Burial or Cremation
The vast majority of people have very strong ideas about what they would like to happen to them after they die. It has become increasingly common to hear people expressing a desire to shun the traditional black funeral in favour of a ‘celebration of life’. In fact' one of the most significant ceremonial shifts has been occurring over the course almost 150 years; away from burial and towards cremation as the most popular choice.
HistoryToday, cremation is the option chosen at more than 70% of all funerals in the UK; compare this with the paltry number of such occurrences in the mid-20th Century (less than one in 10 until well after World War II) and it is not difficult to see the magnitude of the change in people’s perception of the ceremony. Cremation was, in fact, illegal until 1884, but once it became permitted under British law it was tirelessly advocated by a plethora of intellectuals, professionals (particularly members of the medical profession) and artists. Their reasons for doing so were varied; many doctors and surgeons contested that it was a safer method of laying a body to rest, while intellectuals and artists suggested that it was a more spiritually fitting final act.
These hugely different groups of people had an important impact on the rise in public awareness with regard to cremation. After the War, the government began to actively encourage cremation as a way of combating the rapid filling of grave space around the country. It was suggested that we should “save the land for the living”, and a large number of people agreed. In fact, this concern has only become more acute in recent times. As recently as 2001, Parliament discussed the need to rethink the management of graveyards as they become increasingly full. Cremation was again advocated as an alternative, along with the idea of re-using graves.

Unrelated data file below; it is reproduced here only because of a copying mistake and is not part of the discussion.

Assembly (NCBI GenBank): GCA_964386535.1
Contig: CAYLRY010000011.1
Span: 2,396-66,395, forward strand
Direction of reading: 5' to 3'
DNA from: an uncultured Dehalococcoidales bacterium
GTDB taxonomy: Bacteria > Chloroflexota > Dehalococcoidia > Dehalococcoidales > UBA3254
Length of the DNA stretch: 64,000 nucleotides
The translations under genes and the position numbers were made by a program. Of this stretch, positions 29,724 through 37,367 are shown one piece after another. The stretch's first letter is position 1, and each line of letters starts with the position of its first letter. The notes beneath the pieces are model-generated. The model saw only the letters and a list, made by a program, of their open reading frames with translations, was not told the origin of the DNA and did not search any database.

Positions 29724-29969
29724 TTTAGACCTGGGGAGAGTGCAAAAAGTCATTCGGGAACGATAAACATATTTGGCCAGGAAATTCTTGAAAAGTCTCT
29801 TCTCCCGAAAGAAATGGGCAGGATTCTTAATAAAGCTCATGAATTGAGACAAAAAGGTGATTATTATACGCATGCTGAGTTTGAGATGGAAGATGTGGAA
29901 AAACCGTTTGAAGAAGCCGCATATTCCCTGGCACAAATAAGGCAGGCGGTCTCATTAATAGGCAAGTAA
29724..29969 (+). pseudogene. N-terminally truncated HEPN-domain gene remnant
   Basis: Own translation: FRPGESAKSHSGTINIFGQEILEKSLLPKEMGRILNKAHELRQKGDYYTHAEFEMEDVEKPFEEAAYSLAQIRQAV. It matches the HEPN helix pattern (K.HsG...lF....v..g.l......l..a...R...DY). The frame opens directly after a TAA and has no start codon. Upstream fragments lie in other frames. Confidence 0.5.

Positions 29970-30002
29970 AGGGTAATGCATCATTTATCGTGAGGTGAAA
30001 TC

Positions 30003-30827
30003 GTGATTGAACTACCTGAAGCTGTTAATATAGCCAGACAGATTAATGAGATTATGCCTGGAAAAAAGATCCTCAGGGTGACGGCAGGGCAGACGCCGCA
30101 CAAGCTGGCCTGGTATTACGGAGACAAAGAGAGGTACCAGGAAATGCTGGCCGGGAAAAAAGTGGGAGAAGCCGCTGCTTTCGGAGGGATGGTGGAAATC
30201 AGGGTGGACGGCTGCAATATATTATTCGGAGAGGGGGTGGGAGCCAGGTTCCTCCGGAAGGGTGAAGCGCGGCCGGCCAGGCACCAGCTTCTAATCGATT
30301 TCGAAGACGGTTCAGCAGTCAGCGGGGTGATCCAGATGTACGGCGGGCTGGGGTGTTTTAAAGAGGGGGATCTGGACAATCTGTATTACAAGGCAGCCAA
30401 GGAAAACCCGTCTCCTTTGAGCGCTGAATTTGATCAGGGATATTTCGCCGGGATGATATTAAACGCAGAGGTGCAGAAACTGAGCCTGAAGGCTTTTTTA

ResurgenceToday, however, burial seems to be going through something of a resurgence. The rapid rise in popularity of Environmentally Sound Ceremonies has re-introduced burial as a popular option; many of these ceremonies revolve around the use of an ‘eco-pod’, or recycled coffin. These are environmentally-friendly, with little or no carbon footprint and a very rapid rate of bio-degradation. As a result, many of the ecological concerns which had informed people’s choice of cremation over burial can now be avoided. Indeed, the idea that cremation is of any significant environmental benefit is now contested, with many scientists suggesting that the amount of gas which is released during the process is roughly equivalent to that used in the manufacturing of a coffin.
Cremation is still, however, by far the cheapest option. A grave can cost upwards of £800 to dig; to this the costs of the coffin, funeral direction and other factors must be added. Cremation, on the other hand, can cost as little as £200. Similarly, regardless of conflicting ecological views, there are many people who will still maintain that they would simply prefer to have their ashes scattered or stored than to be buried in the traditional manner; for this reason, cremation and burial will both co-exist for the foreseeable future.